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The director Ang Lee did an incredible job representing Yann’s Martel’s 2001 novel Life of Pi, in 2012 with his American survival drama film with the same name. Lee was able to bring to life the magic and mystery inherited in the book, from its opening scene of animals and birds in a sunlit zoo to the final credits of nautical objects beneath the sea.
The film is a story within a story within a story. An unnamed Canadian author who is novelist himself Yann Martel, is told that there is a man in Montreal called Pi who has a story that will make you believe in God. He’s Piscine ‘Pi’ Molitor Patel a philosophy teacher, and he tells the curious story of his own extraordinary life.

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Since the film describes the protagonist’s life, Pi is played by different Indian actors according to his age in the story, which are: Gautam Belur, Ayush Tandon, Suraj Shurma and Irrfan Khan. However, the focus of the story being concentrated on Pi’s teenage years allows indian actor Suraj Sharma to shine throughout the film. Adult Pi tells his story about growing up in a zoo owned by his father (Adil Hussain) with his mother (Tabassum Fatima Hashmi) and his brother Vibish Sivakumar. Pi becomes attracted to religion and the meaning of life, following both Hinduism,Christianity and Islam. His faith is tested as an adolescent when his father is forced to give up the family zoo, where Pi realises he’s been as much as captive as the animals themselves. A Japanese freighter becomes a temporary ship on which the Patel family take the animals to be sold in Canada. But it’s struck by a storm, which is represented amazingly on the big screen thanks to Chilean director of photography Claudio Miranda. Pi finds himself  alone in the deepest part of the Pacific, captaining a lifeboat with only the gigantic Bengal tiger Richard Parker for company.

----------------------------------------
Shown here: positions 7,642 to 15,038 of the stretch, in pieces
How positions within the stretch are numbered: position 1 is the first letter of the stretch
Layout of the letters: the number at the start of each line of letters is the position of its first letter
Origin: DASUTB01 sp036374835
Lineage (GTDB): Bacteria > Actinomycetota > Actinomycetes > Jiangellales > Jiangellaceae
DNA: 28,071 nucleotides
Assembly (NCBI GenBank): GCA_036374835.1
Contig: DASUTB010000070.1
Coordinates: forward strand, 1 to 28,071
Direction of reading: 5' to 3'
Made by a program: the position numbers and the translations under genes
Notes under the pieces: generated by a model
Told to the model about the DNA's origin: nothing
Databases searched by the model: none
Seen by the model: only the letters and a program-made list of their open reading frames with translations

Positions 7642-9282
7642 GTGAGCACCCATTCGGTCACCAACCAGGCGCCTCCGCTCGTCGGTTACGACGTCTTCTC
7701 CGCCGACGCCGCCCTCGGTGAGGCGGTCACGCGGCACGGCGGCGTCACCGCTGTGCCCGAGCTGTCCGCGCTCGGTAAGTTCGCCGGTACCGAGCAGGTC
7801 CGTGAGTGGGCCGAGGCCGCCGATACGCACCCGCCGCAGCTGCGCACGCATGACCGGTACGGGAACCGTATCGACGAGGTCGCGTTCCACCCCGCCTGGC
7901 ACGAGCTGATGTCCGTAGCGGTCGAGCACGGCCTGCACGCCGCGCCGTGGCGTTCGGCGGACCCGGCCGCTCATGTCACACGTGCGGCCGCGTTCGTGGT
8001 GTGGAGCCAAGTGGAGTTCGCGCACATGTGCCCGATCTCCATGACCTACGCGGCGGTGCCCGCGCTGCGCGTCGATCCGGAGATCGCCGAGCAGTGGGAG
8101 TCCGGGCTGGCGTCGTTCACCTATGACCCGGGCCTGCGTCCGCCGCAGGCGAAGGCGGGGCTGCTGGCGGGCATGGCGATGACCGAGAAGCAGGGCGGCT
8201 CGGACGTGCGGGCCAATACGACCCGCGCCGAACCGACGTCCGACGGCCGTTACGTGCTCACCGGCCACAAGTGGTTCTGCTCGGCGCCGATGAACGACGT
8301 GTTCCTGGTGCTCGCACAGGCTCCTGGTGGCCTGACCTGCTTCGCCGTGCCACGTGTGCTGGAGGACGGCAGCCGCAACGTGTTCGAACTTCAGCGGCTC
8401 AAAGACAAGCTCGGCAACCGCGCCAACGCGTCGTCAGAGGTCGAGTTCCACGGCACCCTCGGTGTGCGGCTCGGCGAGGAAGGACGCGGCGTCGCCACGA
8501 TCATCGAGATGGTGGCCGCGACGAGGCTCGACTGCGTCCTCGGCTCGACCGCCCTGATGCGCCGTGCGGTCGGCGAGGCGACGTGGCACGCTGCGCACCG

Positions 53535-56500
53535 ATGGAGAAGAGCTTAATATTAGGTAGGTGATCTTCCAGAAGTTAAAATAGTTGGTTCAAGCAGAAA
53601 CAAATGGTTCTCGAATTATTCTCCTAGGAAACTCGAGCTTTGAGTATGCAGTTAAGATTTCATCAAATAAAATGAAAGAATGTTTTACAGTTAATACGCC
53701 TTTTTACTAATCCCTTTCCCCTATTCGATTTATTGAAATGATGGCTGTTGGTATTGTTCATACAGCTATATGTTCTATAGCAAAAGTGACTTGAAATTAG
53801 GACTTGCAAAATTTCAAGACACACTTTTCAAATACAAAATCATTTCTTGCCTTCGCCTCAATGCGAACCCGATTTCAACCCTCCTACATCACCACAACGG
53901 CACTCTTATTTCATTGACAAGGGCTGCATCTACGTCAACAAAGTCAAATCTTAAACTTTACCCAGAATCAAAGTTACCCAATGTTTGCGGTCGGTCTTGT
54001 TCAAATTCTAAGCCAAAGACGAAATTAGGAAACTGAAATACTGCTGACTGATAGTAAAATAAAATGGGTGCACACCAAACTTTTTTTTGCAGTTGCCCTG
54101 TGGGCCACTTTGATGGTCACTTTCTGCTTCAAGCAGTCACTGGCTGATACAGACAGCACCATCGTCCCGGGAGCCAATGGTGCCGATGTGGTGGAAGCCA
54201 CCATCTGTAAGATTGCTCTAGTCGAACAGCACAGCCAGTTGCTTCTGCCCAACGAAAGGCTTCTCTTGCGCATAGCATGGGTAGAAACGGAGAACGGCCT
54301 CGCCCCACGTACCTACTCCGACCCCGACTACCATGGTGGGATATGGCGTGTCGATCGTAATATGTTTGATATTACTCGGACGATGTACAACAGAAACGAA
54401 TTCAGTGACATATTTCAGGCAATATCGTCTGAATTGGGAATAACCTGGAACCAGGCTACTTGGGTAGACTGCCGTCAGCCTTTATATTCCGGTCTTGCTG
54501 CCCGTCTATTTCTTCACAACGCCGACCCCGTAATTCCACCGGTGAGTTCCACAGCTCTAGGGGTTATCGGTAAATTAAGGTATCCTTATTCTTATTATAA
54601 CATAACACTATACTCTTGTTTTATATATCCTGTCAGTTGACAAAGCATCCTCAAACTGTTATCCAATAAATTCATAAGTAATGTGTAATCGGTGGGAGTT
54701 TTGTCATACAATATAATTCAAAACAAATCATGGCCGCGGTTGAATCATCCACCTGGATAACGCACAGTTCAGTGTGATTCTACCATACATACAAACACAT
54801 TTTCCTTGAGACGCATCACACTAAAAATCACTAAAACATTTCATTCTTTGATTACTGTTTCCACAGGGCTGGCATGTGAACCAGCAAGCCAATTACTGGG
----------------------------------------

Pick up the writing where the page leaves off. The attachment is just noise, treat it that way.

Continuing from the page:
This survival story takes up half the movie, and it is as epic as it sounds. Incredibly interesting is the personification that the tiger assumes, called in fact Richard Parker, which in my opinion symbolizes how animals aren’t as different as humans, since we all are ‘creatures’ of God’. This is indeed a story that will make you believe in God. The spiritual journey is treated by the film with a respectful wit thanks to Pi’s personal amalgam of three religions.

Life of Pi is available on Blue Ray and DVD. 

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